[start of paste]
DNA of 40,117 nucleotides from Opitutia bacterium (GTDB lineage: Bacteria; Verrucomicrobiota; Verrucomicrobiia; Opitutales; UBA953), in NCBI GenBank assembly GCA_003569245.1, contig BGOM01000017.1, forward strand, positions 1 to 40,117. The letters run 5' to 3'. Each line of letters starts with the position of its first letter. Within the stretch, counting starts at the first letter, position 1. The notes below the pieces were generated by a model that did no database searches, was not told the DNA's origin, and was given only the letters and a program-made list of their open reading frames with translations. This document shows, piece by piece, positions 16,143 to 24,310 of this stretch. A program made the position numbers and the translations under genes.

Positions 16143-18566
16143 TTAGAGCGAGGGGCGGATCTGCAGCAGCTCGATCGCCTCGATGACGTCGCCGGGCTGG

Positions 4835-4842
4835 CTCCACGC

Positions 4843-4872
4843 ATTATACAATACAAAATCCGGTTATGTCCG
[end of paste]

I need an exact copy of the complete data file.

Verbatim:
DNA of 40,117 nucleotides from Opitutia bacterium (GTDB lineage: Bacteria; Verrucomicrobiota; Verrucomicrobiia; Opitutales; UBA953), in NCBI GenBank assembly GCA_003569245.1, contig BGOM01000017.1, forward strand, positions 1 to 40,117. The letters run 5' to 3'. Each line of letters starts with the position of its first letter. Within the stretch, counting starts at the first letter, position 1. The notes below the pieces were generated by a model that did no database searches, was not told the DNA's origin, and was given only the letters and a program-made list of their open reading frames with translations. This document shows, piece by piece, positions 16,143 to 24,310 of this stretch. A program made the position numbers and the translations under genes.

Positions 16143-18566
16143 TTAGAGCGAGGGGCGGATCTGCAGCAGCTCGATCGCCTCGATGACGTCGCCGGGCTGG

Positions 4835-4842
4835 CTCCACGC

Positions 4843-4872
4843 ATTATACAATACAAAATCCGGTTATGTCCG